We wait for the crackle of growth, and the husks split like fraying bell-rope.
There’s that indomitable smell of chlorophyll: the life-giving and sustaining
smell of green, a scent not delicious nor sweet but beckons the pineal gland,
a button we press as we ask for more — again, again, again.
It’s fresh, and it’s nothing until you peel to the centre. A maize of its own
right. Running my thumb and forefinger against the striations of itself,
thousands of straight lines speak a language of simplicity I’ll never
comprehend. What thrill must the first person have had to run their fingers
against the colour of fall’s flesh.
I try now, lingering on tassel and anther and earwigs. It’s guilt-rendering,
forcing silks to shed. But I’m reminded this entity doesn’t feel guilt. This
entity isn’t bothered with lost potential. Its stems aren’t sturdy with fear or
loss or grief or love. This entity simply arches its neck toward the sun,
waiting and wanting for nothing until stalks and styles are returned to the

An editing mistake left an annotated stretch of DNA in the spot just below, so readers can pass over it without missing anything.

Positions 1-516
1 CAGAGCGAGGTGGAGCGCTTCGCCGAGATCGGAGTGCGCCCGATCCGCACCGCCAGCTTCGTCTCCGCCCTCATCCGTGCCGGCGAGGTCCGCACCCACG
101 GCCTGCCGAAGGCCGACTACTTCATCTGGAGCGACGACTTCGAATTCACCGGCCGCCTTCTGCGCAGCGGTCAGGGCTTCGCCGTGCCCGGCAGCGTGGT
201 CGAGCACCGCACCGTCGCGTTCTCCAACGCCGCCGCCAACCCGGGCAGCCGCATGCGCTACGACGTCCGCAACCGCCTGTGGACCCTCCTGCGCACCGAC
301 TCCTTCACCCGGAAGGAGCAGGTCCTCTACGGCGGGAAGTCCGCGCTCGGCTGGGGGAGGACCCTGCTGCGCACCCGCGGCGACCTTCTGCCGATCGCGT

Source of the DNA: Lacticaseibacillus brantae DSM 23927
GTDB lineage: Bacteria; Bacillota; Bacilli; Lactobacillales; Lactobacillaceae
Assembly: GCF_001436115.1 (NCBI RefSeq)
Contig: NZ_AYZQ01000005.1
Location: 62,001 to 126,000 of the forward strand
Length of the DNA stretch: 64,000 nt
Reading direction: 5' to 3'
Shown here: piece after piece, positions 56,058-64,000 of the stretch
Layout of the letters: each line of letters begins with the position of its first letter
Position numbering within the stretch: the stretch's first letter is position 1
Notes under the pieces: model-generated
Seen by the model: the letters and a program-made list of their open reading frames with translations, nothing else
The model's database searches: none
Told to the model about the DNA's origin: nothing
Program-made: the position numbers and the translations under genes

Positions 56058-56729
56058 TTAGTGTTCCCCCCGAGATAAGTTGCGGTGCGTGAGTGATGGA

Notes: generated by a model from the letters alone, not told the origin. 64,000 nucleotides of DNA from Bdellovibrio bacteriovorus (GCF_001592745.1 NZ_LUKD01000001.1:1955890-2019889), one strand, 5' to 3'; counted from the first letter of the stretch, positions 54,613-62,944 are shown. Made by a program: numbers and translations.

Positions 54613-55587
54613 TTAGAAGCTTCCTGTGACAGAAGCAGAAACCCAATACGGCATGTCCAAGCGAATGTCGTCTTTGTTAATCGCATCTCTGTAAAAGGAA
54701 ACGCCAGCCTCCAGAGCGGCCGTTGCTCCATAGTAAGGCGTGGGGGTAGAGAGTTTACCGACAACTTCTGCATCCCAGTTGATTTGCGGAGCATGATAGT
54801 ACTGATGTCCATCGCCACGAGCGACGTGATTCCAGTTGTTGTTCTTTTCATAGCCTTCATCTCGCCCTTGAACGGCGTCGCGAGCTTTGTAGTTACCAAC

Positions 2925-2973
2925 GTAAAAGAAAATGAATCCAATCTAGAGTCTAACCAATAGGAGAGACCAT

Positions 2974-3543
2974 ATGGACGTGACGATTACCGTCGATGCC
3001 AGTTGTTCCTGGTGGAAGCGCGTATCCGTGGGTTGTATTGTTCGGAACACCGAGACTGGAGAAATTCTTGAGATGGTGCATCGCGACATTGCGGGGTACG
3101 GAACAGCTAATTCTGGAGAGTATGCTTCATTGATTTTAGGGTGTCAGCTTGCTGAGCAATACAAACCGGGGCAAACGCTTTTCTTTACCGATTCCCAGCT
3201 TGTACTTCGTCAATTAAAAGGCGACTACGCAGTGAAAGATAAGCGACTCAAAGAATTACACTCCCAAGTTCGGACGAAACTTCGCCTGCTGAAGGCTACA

Over time, the ground, (which was better suited for potatoes and cabbages)
adapted, made concessions. Made room for its neighbour, which grows high
albeit not well, and we continue to wait, but impatience is imminent, and
harvest time comes early as we greet our irregular sorghum. We did this,
anyway, we think, peeling sharp edges of green. Taking what’s ours.
Greed is God in a slow-growing garden.
Scraping off beige-coloured chiclet bits, an irredeemable yield. If it were
correct, it’d be softer. Rounder. Fuller. The bounce of something to the brim
with life. Instead, we’re met with rocky bits. They scatter like marble on the
kitchen tile. Distended with pride.
Borrowed flesh and broken bits. Hard enough to be seeds, but we cast it in
the compost anyhow.
About the Author
Kristina Stocks is a writer living on the island of Ktaqmkuk (Newfoundland) Canada. She is a seller of books and is completing an MA of creative writing at Memorial University. Kristina was the winner of the WANL Folklore contest and SNAP Art Gallery flash fiction contest in 2022. You can find her work Miracle Monocle and Untethered Magazine (forthcoming), among other publications.